An underrated film in the impressive Hanks-ography, “Crowne” is a dramedy he also directed that taps into a lot of modern themes, from emotional turmoil brought on by sudden unemployment to an older generation reinventing itself for a new chapter in life. Hanks is the title boomer, a divorced veteran laid off from his job at a big-box store who finds himself with limited opportunities without a college education, while Julia Roberts is the speech professor (and love interest) with her own issues who’s part of Larry’s rebirth.
‘A League of Their Own’ (1992)
Hanks is very much a supporting player in Penny Marshall’s sports-movie ode to the first women’s professional baseball league, with Geena Davis taking the lead in a story of female identity in the wake of World War II. As alcoholic former all-star and new Rockford Peaches manager Jimmy Dugan, Hanks is the crass, somewhat sexist comic relief (“There’s no crying in baseball!”) who comes around as both his players’ friend and fan yet also as an emotional rock in tragic times.
‘Saving Mr. Banks’ (2013)
The dramedy digs into the backstory behind “Mary Poppins” and how persnickety author P.L. Travers (Emma Thompson) was wooed to sign off on an adaptation by none other than Walt Disney (Hanks) himself. While it’s a hoot seeing Disney the ultimate businessman showing off Disneyland and his Mickey Mouse efforts to a disinterested Travers, the hard sell shifts to kindness and understanding as the two have a heartfelt conversation about what “Poppins” is really about.
‘The Terminal’ (2004)
The Steven Spielberg film is more than 15 years old yet feels timely in today’s travel and immigration discussion. Hanks is a traveler from the fictional Eastern European country of Krakozhia who lands at New York’s JFK airport and gets stuck there, thanks to a civil war breaking out in his country and his passport being declared invalid. From there, it’s a quirky exploration of the human spirit as only Hanks can pull off, with his goodhearted guy learning to live under strange circumstances and help folks out whenever possible.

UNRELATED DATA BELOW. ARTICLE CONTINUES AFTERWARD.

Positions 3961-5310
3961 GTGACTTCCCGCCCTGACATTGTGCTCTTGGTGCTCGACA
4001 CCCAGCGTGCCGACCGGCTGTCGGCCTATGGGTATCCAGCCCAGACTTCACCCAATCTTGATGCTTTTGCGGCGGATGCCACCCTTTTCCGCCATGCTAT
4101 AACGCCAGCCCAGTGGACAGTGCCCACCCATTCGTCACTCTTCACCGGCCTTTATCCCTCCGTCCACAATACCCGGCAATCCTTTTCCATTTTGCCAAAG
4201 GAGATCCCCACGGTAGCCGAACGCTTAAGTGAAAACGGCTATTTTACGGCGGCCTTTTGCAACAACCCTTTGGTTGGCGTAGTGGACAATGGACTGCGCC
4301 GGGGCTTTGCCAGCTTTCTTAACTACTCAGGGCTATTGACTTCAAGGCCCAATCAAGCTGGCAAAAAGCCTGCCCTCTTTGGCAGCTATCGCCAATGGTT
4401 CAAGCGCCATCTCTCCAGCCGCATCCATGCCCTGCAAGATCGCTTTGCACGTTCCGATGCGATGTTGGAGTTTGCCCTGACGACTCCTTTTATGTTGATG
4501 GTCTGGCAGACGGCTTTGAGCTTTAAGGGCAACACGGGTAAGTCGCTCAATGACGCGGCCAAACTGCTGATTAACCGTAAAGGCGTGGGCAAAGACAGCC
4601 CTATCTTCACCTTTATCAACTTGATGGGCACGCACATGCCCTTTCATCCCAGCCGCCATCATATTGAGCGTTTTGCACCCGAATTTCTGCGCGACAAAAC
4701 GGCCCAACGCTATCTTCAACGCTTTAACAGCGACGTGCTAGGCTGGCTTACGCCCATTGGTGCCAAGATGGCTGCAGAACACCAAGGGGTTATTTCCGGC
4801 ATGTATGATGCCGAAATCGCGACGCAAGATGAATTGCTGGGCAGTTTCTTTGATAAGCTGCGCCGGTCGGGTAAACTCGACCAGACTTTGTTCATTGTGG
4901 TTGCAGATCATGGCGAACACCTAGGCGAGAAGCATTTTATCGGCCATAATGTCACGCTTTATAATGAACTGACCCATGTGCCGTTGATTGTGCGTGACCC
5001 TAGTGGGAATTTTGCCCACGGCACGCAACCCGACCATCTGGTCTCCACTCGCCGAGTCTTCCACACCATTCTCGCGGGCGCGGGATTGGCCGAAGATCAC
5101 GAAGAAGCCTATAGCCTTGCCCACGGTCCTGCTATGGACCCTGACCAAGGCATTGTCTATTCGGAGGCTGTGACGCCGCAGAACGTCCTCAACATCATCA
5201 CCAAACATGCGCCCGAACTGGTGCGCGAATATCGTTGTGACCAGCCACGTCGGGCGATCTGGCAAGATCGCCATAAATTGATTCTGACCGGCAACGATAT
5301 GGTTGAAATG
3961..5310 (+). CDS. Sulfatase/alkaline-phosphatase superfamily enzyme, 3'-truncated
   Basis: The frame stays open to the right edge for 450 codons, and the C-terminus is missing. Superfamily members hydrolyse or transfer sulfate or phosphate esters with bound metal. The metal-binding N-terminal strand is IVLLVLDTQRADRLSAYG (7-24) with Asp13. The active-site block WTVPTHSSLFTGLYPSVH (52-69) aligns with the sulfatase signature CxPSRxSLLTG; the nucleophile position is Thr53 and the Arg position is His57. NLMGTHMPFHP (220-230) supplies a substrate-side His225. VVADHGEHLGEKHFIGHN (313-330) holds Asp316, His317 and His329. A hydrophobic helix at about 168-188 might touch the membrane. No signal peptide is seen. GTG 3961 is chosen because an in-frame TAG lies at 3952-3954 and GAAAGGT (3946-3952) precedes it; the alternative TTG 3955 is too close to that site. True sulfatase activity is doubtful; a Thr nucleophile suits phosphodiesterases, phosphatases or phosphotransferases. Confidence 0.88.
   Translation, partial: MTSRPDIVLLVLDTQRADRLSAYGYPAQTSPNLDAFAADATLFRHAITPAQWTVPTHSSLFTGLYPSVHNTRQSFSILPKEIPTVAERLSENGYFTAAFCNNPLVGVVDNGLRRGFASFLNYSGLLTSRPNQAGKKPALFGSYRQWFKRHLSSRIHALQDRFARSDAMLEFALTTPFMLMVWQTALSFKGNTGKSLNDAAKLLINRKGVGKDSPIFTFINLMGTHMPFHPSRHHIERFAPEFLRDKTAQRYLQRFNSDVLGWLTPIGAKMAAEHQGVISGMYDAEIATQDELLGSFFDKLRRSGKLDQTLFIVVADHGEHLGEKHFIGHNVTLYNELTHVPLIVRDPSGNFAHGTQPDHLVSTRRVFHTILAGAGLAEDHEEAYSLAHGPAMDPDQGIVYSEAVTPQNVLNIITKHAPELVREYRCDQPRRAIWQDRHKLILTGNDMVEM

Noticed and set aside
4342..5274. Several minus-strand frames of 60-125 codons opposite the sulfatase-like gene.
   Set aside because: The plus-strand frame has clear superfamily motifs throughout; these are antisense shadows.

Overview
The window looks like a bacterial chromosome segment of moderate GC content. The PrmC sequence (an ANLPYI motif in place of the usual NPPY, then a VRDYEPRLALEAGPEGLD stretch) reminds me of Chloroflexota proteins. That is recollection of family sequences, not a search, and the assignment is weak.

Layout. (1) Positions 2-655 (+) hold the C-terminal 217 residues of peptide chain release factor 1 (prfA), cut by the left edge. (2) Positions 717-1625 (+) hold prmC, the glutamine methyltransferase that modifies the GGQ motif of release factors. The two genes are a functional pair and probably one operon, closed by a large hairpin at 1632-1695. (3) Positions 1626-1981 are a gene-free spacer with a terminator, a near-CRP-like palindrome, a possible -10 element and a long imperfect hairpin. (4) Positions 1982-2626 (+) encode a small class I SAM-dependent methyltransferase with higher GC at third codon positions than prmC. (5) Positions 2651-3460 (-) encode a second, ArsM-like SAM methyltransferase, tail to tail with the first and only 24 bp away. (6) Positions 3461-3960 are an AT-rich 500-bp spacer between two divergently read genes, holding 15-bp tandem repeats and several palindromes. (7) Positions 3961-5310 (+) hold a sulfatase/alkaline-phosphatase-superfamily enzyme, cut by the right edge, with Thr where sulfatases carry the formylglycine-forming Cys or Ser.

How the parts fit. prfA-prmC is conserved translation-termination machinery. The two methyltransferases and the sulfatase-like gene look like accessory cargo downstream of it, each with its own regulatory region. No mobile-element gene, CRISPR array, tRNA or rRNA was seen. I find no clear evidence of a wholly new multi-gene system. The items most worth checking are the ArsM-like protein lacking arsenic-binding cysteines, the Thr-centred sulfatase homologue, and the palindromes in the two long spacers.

‘Toy Story’ (1995)
Because there’s so much personality in plastic cowpoke Woody’s voice, the Pixar animated classic is a no-brainer to include on any Hanks retrospective. The first “Toy Story” is fun, full of nostalgia and, yes, it’ll make you tear up like freshly sliced onions. It’s totally worth it, however, to see the dynamic between earnest sheriff Woody and idiosyncratic spaceman Buzz Lightyear (Tim Allen) as they go from an initial rivalry to be the favorite toy to budding best friendship.
‘You’ve Got Mail’ (1998)
In the 1990s, Hanks and Meg Ryan were an unstoppable rom-com pairing, the Fred and Ginger of the grunge era. “Joe Versus the Volcano” and “Sleepless in Seattle” might have their devotees, but the best by far is this lovely ode the earliest days of online dating. Hanks runs a massive family bookseller, Ryan heads up the small corner bookstore whose business is in jeopardy, and the rivals become secret email confidantes who fall for each other. Just try not to cry as Brinkley the dog bounds through the park, a furry version of a modern “swipe right” bringing together two lovebirds. Credit: USATODAY